We are tracking an area of low pressure that will move out of the Gulf of Mexico Friday and pass off our coast during the day on Saturday.
With an Arctic high pressure centered over the Tennessee Valley, it will drill cold air over Eastern North Carolina.
Precipitation will initially start late Friday night along the coast as rain. But as colder air drills into the system we will see that change-over to ice and sleet then eventually all snow the further inland you go. With fresh Arctic air being injected into this system, this will mean a higher accumulation of snow than we've seen in the last few years.
Even the coastal areas will see a change-over to all snow with a lighter accumulation expected by Saturday afternoon.
The ultimate track of the storm in proximity to our coast will determine where the greatest amount of snow will fall. However I could see how up to near a foot of snow is possible in areas deep inland, Should the track shift closer to the coast, warmer air will surge inland cutting down on accumulations and pushing the heavier snow farther inland.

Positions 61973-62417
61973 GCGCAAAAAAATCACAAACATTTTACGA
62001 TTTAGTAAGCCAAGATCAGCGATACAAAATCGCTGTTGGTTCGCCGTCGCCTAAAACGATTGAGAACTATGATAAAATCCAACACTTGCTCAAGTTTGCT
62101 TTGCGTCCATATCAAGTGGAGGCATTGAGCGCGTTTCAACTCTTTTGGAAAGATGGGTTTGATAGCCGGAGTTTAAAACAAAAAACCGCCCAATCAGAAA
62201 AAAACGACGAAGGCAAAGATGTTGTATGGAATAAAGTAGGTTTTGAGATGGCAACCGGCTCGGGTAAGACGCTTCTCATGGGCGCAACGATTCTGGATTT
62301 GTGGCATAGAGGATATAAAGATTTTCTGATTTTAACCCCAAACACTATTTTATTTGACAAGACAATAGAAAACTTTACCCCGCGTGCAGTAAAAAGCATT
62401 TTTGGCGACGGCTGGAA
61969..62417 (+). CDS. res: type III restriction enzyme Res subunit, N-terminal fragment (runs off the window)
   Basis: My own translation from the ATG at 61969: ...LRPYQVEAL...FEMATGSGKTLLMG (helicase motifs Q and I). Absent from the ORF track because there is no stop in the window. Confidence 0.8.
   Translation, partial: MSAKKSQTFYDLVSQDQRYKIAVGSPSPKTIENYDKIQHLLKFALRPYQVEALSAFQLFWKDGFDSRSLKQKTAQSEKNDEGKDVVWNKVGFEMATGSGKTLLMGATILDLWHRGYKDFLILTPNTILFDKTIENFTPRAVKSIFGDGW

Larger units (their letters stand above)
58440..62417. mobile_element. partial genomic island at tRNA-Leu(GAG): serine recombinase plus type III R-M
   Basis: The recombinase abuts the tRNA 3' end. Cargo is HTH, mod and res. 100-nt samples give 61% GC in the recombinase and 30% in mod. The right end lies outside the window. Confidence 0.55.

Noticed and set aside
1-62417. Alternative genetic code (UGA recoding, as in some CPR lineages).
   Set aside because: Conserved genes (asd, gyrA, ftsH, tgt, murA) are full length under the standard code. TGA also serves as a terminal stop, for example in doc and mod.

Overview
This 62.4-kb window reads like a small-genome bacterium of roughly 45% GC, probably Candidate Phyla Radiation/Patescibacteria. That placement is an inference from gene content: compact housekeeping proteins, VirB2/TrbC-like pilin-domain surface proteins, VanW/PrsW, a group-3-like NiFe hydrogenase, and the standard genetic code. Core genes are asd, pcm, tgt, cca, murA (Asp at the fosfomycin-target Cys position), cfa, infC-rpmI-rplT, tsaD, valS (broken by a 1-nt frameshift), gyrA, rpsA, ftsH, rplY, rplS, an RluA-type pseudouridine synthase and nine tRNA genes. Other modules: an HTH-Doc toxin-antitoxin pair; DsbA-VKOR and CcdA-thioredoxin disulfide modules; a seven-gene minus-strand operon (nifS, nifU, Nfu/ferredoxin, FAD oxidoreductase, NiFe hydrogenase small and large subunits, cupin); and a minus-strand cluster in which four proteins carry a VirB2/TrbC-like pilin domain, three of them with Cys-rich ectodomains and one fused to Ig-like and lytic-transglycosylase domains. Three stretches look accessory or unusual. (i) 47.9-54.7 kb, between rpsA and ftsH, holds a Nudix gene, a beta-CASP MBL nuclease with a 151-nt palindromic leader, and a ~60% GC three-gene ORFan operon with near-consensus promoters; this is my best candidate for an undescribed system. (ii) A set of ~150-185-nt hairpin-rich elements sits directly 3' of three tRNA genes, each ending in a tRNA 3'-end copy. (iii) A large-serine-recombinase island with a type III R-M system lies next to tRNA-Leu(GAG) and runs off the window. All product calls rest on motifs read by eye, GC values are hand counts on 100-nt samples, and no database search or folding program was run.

The storm will move away from our coast by Saturday night allowing a cold Arctic high to move in. Once we drop below freezing on Saturday, we'll likely not get above freezing until Tuesday. With the fresh snow cover, that could mean single digits in areas inland Monday morning.
Gusty northwesterly winds will kick in late Saturday as the coastal low departs. This will mean minor water level rises in Downeast Carteret County and out towards Ocracoke.
Make sure to check back often and download our StormTrack12 mobile app as a slight jog in the storm's track can have a major impact on what will fall from the sky this weekend.